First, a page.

I have just finished my 3 month “trial period” and they are more than happy with my performance.

    Does anyone have any idea, what is a reasonable increase after a 3 month trial period? I have been working for about 13 months after uni? I will be having a review hopefully sometime this week, I am hoping to push for as much as possible, but I am not entirely sure what’s a reasonable salary.

    Any help and advice would be great

  21. I thoroughly understand the concerns about the low wage of £14,500 but surely you should see yourself been lucky to even get that job! I’ve been looking for 3 months now for a junior web development job, and it’s becoming impossible to find one at 10k. Well I’ve given up on looking now, and have been doing freelance work, which is good, but I’d rather work for a company. I’d even resigned from my previous management job within retail (£22k) to get into the web industry. It’s just sooo competitive! I’d personally work for £12k, well i’d even work for less just to get the work experience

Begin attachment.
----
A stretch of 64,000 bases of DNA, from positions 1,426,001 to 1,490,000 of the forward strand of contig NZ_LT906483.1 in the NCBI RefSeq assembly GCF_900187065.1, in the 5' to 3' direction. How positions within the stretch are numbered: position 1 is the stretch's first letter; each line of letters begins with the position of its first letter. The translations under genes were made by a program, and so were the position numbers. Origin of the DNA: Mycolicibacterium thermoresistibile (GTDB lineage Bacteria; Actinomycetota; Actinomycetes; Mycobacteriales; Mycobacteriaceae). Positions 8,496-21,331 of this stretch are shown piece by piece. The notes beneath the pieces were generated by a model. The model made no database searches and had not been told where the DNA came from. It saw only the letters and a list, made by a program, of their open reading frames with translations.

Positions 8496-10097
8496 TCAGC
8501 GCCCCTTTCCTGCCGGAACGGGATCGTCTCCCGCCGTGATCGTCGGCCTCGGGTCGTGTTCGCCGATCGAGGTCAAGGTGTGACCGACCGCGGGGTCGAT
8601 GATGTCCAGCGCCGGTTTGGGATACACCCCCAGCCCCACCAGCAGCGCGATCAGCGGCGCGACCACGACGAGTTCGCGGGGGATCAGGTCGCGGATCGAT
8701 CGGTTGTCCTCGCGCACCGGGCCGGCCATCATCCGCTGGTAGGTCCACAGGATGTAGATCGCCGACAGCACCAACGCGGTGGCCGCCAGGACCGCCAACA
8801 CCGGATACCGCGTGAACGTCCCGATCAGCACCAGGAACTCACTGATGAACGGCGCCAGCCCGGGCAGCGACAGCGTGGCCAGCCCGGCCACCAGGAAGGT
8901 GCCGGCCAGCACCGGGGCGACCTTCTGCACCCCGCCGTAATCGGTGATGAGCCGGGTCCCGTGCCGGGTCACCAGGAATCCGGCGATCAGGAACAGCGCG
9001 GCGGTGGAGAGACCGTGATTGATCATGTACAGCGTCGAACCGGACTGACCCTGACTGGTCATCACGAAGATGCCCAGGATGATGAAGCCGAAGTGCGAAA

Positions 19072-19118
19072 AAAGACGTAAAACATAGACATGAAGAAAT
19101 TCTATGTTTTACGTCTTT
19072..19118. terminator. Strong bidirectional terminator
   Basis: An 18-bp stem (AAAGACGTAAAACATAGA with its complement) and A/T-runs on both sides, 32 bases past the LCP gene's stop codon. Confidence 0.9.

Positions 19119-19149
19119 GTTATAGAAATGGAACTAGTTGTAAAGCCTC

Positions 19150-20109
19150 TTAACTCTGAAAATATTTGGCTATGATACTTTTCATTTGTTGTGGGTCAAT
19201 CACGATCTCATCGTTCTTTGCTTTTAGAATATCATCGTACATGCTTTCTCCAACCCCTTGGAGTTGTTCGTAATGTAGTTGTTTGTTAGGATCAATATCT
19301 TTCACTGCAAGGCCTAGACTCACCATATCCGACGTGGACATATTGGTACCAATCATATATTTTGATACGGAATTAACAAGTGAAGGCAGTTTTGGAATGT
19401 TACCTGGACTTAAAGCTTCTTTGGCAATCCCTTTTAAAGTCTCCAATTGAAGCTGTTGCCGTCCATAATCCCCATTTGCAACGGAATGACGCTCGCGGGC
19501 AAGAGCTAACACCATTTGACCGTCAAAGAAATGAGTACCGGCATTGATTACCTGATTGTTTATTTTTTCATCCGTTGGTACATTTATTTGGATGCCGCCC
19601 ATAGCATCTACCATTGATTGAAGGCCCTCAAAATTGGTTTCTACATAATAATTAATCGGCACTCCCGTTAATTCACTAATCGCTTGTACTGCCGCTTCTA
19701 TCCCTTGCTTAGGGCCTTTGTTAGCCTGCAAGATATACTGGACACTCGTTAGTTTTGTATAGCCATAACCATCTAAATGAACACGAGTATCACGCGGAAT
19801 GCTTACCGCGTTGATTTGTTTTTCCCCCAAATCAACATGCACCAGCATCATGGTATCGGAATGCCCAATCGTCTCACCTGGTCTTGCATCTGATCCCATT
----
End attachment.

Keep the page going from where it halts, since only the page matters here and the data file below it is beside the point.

22. Damon I do feel lucky to have got *that* job but, it I also know what values I can bring to an organisation.

    You shouldn’t sell yourself short – you just need to get your foot in the door.

  23. Thanks for this, I was just googling to see what kind of salaries people get fresh out of uni as I finish in a few months and both me and the other half will be going into this kind of work. Good to hear someone else’s experience :)

  24. i am just about to finish my course on web development and it is always interesting to see other peoples views on what we, juniors, should earn. The amount of effort i have put into my course i would love around £25,000. I guess i will just have to wait and see.

  25. Rachel, I think your expectations are very optimistic. With 3 years experience I still don’t earn that much money.